The Erasmatron allows for a cast of up to thirty characters, each with twenty-eight built-in personality traits and attributes, eight relationships (such as affection, trust, and submission), and four moods. There's room for you to create more attributes, traits, relationships, and moods tailored to your own storyworld's needs. You can also assign up to eight attributes each to things and stages (e.g., for a thing, you might assign characteristics such as hardness, portability, whether it's a projectile weapon, whether it's a family heirloom, etc.; for a stage, you might assign characteristics such as whether it's indoors or outdoors, its ease-of-traversability, aridity, ornateness of decor, pollen count, amount of air pressure, extent of structural damage, etc.). These characteristics can then be modified by events, and can also be used to affect characters' actions. The software also features PlotPoints, a special set of functions you may use to set up time-driven events. PlotPoints function independently of (or interdependently with) the action-reaction threads of character interplay, and thus allow you to schedule key events and provide a dramatic arc.
This degree of sophistication, especially with regard to characters' personalities and relationships, is well beyond anything else currently out there.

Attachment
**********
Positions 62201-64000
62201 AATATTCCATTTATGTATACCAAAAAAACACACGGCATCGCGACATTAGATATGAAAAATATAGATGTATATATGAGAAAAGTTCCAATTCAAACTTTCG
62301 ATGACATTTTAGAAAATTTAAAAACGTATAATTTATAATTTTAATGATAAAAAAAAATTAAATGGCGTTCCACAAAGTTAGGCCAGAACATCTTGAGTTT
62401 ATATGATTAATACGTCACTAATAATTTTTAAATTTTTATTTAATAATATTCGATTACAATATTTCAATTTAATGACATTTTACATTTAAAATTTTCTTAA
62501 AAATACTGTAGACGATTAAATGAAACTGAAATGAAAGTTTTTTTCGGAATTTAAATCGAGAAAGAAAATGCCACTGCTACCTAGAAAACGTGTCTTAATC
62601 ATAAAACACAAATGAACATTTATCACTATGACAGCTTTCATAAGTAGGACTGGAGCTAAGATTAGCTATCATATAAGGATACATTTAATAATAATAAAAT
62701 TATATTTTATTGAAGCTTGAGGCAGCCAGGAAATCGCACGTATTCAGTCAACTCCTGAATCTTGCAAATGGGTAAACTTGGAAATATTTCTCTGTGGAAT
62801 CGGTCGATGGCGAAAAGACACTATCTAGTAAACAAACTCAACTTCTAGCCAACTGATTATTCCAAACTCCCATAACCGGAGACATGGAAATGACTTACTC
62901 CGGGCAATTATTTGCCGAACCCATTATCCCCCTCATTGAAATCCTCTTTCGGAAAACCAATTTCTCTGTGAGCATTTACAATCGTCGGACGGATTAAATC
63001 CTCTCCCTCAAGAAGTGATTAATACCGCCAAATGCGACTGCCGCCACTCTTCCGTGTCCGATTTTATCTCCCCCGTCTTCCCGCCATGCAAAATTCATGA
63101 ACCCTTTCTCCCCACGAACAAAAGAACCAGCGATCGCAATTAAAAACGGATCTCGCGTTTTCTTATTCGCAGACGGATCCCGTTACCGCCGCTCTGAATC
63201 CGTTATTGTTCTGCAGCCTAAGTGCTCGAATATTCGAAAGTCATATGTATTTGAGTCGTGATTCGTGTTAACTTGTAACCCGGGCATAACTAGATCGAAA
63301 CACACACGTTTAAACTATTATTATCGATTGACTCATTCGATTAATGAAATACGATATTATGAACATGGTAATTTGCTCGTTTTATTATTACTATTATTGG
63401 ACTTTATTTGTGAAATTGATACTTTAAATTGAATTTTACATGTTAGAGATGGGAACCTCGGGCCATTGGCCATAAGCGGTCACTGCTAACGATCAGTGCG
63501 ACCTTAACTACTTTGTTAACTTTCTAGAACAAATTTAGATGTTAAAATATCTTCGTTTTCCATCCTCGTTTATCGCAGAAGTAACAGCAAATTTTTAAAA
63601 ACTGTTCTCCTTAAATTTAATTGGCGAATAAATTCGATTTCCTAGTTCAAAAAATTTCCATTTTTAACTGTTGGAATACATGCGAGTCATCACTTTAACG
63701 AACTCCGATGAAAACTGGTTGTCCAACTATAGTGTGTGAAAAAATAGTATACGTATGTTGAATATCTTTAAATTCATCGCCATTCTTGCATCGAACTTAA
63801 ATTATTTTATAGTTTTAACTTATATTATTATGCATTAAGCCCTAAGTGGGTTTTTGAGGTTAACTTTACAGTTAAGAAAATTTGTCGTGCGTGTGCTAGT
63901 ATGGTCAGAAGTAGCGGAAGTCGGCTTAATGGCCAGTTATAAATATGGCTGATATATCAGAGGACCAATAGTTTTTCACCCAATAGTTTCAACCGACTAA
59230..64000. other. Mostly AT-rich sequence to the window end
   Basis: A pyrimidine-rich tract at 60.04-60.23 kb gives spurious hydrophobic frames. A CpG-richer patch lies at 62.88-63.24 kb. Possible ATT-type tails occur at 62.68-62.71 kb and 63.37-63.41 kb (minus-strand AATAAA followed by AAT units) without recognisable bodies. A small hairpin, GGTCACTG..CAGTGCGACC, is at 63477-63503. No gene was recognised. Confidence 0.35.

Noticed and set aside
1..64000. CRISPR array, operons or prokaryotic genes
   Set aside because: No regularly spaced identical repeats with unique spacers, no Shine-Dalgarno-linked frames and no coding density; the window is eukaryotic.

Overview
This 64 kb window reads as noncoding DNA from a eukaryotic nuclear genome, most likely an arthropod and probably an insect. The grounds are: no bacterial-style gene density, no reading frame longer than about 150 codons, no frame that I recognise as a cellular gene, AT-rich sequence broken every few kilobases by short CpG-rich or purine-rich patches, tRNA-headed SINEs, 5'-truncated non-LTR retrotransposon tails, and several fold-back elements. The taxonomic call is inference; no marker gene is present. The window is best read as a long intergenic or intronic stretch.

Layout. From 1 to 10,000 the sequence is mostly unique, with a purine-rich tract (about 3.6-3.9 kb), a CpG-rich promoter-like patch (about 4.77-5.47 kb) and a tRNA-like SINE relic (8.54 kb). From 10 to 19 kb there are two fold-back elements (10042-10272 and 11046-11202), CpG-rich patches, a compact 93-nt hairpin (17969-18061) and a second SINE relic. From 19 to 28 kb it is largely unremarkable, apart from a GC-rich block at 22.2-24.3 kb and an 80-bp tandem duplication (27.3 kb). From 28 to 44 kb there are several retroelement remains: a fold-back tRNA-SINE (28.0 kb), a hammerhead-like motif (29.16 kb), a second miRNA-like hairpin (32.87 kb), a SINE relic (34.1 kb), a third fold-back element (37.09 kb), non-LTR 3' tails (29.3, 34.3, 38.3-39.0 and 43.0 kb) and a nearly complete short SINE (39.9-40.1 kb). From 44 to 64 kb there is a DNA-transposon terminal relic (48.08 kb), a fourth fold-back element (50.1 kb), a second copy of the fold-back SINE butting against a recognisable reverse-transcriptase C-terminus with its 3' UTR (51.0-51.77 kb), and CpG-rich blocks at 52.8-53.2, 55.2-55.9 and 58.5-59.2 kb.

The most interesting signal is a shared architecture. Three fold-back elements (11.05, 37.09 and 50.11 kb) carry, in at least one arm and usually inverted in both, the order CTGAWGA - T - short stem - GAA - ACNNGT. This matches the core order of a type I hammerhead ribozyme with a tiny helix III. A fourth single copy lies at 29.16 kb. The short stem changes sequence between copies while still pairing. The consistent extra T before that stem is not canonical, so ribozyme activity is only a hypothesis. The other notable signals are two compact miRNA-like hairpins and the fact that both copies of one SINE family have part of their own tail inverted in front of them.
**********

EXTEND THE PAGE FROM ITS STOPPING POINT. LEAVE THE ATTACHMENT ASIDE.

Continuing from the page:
The Storyworld Structure
The most difficult part of learning to use the Erasmatron, for me, has been learning to think differently about what I'm trying to accomplish. There are some fundamental differences between an effective storyworld and an effective print story, and at first glance the two seem to conflict. Tossing out old paradigms has been a major struggle for me, but it is absolutely necessary to rethink your approach when designing a storyworld.
The two most important differences between an electronic storyworld and a print story are, first, that the storyworld should not be linear -- i.e., while the individual links in a thread are causal, the different threads must not be overly causal, and, except for PlotPoints, all actions should be combinable in different arrangements. And second, the storyworld should not have a single, set outcome. In other words, to make the reader/player's experience meaningful, the storyworld must have multiple pathways to various endings that are dramatically different (if their choices don't affect events, your audience is going to wonder why they have a choice at all -- why, in fact, they're not just reading a book or watching a movie). So, instead of thinking in terms of a single chain of events leading to the Big Climax, you must think of your storyworld as a galaxy of possible events winding past, through, and around each other. Thus, with each playing the reader/player will experience a different story, by making different choices.